Before the recruits can use the Holons, guards rush into the room to arrest a Union spy who sneaked in with the others. Initially Yaz believes they have come for her and she holds up her hands, admitting that she used to work for the Union. But the spy is actually Sinclair, who tosses his coins to release nanotech clouds and kill the guards. Yaz pursues him out of the room and engages him in fast-paced, action thriller-ish combat. He knocks her down for a second, commenting that they should be working together but she’s too weak. Then Julian materializes behind him as a distraction, giving Yaz time to knock him out with a punch. But when Dr. Weller emerges from the elevator, Sinclair gets up and holds a gun to his head, forcing him back into the elevator and taking him hostage. A short discussion reveals that this spy killed the real Sinclair and intends to hijack a Holon. Meanwhile, Julian uploads himself into his own Holon in the bay and awaits the imposter Sinclair to take over one of the other mechs.
The imposter Sinclair drags Dr. Weller to the Holon lab, encountering Marin, a few guards, and the recruits. He throws Dr. Weller aside and locks himself inside the lab, passing Julian’s tank on the way. He demands that the doctor upload him into a Holon or else he will unleash the nanotech on the base. It’s already swirling around the group outside the lab. Dr. Weller complies despite Marin’s firm objections, but because the spy isn’t matched with the real Sinclair’s Holon, he is quickly killed inside the unit. Then Dr. Weller calmly tells the stunned recruits, “That is why you want to be gen:LOCK compatible. So, who wants to go next? Any takers?”
For an anime-style show that uses Avatar technology to sync humans with ridiculously huge mechs, it takes itself surprisingly seriously. The characters aren’t over the top, the voice acting is subdued, and the dialogue is filled with far more biting wit than I would expect from this sort of show. I appreciate how everyone comes from diverse backgrounds — African-American, English, Scottish, Spanish, Japanese, Iranian.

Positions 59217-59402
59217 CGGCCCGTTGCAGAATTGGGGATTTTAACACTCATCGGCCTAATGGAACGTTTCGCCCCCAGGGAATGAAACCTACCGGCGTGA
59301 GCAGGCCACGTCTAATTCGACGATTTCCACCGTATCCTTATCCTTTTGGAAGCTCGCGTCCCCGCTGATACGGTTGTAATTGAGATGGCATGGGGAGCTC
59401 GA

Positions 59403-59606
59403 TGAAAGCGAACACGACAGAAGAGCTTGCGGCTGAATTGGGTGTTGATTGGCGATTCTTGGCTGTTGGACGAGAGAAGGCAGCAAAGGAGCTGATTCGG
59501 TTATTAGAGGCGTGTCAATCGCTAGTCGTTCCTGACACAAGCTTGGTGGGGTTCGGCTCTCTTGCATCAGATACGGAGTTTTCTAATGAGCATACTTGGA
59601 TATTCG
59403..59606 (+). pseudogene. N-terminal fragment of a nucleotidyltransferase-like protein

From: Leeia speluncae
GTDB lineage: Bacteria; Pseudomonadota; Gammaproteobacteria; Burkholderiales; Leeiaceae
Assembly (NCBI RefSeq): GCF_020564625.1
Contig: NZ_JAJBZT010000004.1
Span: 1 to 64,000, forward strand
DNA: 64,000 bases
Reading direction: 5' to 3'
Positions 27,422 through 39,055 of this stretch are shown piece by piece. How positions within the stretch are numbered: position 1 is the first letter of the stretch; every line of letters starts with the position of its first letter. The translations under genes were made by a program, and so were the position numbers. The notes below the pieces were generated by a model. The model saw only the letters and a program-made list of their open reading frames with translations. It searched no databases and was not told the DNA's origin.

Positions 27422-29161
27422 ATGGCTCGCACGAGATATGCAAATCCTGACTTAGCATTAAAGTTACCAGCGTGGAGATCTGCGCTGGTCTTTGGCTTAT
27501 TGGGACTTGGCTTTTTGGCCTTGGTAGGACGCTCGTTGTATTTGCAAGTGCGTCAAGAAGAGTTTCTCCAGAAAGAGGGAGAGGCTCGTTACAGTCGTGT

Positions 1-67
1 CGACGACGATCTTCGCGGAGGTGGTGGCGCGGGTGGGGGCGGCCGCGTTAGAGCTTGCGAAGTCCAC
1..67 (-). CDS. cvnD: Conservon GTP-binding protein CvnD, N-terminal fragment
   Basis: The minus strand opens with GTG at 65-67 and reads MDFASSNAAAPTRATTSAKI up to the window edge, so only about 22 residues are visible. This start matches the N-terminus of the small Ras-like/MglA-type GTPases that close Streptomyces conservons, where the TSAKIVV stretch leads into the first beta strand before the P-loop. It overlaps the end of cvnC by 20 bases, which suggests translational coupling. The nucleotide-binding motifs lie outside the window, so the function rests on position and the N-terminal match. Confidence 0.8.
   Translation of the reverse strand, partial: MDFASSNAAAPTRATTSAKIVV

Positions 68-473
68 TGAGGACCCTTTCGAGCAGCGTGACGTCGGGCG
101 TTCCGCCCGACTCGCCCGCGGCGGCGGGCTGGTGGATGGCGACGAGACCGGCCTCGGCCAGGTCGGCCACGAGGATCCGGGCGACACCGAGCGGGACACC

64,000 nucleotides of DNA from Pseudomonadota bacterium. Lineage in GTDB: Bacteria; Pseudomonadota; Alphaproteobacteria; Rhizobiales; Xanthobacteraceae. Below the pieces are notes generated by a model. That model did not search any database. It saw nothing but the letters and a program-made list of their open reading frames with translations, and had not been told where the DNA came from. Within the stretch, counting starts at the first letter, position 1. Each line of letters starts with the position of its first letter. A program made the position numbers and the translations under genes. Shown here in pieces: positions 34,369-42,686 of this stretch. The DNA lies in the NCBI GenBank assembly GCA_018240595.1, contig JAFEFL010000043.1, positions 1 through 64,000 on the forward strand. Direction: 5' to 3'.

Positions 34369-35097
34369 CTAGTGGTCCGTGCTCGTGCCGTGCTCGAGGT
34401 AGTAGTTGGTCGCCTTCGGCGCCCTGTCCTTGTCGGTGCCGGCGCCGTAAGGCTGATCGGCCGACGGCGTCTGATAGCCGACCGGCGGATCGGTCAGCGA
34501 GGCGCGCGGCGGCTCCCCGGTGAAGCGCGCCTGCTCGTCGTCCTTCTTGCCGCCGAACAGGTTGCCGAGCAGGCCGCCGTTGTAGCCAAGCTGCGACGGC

I didn’t even notice this at first, but Cammie wears bunny ear headgear. For some silly reason bunny ears are a popular anime trope. Out of all the recruits she seems the most appealing, but I’m not crazy about the ears. Hopefully the show builds her up enough so the ears can be brushed off.
Dr. Weller is one of the most intriguing characters so far. He’s designed like a slightly eccentric scientist, but David Tennant doesn’t ham up the voice acting. The good doctor actually shows a pitiless side of himself when he lets the imposter Sinclair climb into the Holon unit, knowing it would kill him. He’s completely eligible for taking a dark turn into villain territory; maybe he even machinated Julian’s critical injuries/fake death, if you want to play around with such cynical theories.
The Vanguard is supposedly fighting a world war against the Union, which has been seen utilizing arachnoid mechs and nanotech clouds. Yet nothing has been said about its game plan, whether it’s global domination, eradication of undesirable nations, et cetera. Maybe this will be one of those tales where the villain turns out to be an antivillain (like an antihero, except it executes atrocious activities for purposes that it perceives as benevolent, e.g. Flynn from Timeless). Michael B. Jordan did hint at such a possibility in an interview by saying that both sides are fighting for sympathetic reasons.
I would like to note that the bit where Cammie gets asked, “Why are you here?” and she replies in her pronounced Scottish accent, “It’s one of life’s greatest mysteries, isn’t it?” is an homage to the quote from Rooster Teeth’s Red vs. Blue.
I’m becoming emotionally invested in Miranda and how much she must have mourned Julian. Unfortunately I cannot tell whether she will be sidelined to make room for the other characters, which is such a trite plot device for the suffering girlfriend in these situations.
Aside from the questionable plausibility of the imposter Sinclair attempting to steal a Holon — he would have had to leave his human body in the unit, plus the Union should have done research and known the subject has to be a perfect match with its Holon — “There’s Always Tomorrow” advances both the story and the protagonists forward. I hope we’ll get to see the recruits try out gen:LOCK soon, although witnessing the imposter Sinclair die with this very technology has probably rattled them.
Windup score: 90/100